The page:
Women’s representation and the female gaze

Lunchtime lecture

    Julia Prinsep Stephen (née Jackson, formerly Mrs Duckworth),    by Julia Margaret Cameron,    1867,    NPG x18016,    © National Portrait Gallery, London Julia Prinsep Stephen (née Jackson, formerly Mrs Duckworth), by Julia Margaret Cameron, 1867, NPG x18016, © National Portrait Gallery, London

25 April 2024, 13.00-14.00

The Ondaatje Wing Theatre

£10 (£8 Members / concessions)

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Held to coincide with the upcoming exhibition Francesca Woodman and Julia Margaret Cameron: Portraits to Dream In, hear from Professor Patrizia Di Bello in a lecture that explores the representation of women working in photography throughout history and contemporary arts.

The lecture will address how women have often been positioned in relation to their bodies and appearance, in a way male artists and creatives seldom are. 

Join academic, Patrizia Di Bello as they explore photography through the female gaze and aims to redefine what it means to be a woman working in the arts today.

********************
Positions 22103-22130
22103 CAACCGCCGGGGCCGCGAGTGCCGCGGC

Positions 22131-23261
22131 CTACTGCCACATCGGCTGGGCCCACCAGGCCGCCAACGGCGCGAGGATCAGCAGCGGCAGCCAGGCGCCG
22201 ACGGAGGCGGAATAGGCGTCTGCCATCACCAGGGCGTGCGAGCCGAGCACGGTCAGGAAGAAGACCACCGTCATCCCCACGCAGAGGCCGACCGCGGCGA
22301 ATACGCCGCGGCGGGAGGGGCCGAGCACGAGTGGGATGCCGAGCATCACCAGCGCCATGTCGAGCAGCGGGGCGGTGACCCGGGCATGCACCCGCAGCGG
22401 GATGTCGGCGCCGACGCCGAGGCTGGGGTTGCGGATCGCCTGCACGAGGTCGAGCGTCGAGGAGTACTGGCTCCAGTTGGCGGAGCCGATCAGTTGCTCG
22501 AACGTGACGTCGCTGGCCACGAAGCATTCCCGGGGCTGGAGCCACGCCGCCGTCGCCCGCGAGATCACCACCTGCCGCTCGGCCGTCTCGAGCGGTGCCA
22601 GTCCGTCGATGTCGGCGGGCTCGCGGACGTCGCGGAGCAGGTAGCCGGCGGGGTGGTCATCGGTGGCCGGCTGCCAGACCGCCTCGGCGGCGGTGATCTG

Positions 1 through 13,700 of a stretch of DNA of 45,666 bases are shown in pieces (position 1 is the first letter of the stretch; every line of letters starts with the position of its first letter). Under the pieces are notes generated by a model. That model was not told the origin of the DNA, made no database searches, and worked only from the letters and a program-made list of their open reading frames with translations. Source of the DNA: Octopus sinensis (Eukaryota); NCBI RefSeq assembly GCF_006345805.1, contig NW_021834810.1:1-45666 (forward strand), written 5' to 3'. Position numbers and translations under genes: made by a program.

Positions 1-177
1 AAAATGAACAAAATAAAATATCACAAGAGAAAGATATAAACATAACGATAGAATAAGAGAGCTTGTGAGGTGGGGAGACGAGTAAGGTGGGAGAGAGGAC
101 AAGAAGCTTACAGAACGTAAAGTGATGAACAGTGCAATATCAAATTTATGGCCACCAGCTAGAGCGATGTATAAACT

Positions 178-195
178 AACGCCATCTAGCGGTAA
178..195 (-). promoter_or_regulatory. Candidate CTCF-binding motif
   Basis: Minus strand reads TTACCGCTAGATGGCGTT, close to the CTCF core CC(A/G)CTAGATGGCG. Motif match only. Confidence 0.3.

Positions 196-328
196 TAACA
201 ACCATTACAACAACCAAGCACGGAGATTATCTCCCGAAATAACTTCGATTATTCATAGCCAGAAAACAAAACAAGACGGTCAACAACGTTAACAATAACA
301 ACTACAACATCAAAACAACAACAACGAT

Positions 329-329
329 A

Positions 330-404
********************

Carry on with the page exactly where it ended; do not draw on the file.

Head and shoulder portrait of Patrizia di Bello, she wears black-rimmed eye glasses, a neck scarf and stands in front of a wall of black and white photographs with the words El Salvador superimposed on them
© Liz Drew


Patrizia Di Bello
is editor-in-chief of History of Photography, and Professor of History and Theory of Photography at Birkbeck, University of London, where she co-directs the History and Theory of Photography Research Centre and looks after the Jo Spence Memorial Library Archive. She has written on different aspects of women’s engagement with photography as practitioners, collectors and writers, from Julia Margaret Cameron to Ana Mendieta and Jo Spence. Her publications Sculptural Photographs from The Calotype to Digital Technologies (Bloomsbury 2017), The Photobook from Talbot to Ruscha (IB Tauris, 2012), edited with Colette Wilson and Shamoon Zamir, and Women’s Albums and Photography in Victorian Britain: Ladies, Mothers and Flirts (Ashgate 2007). She is currently working on a critical anthology of Jo Spence’s writings on photography.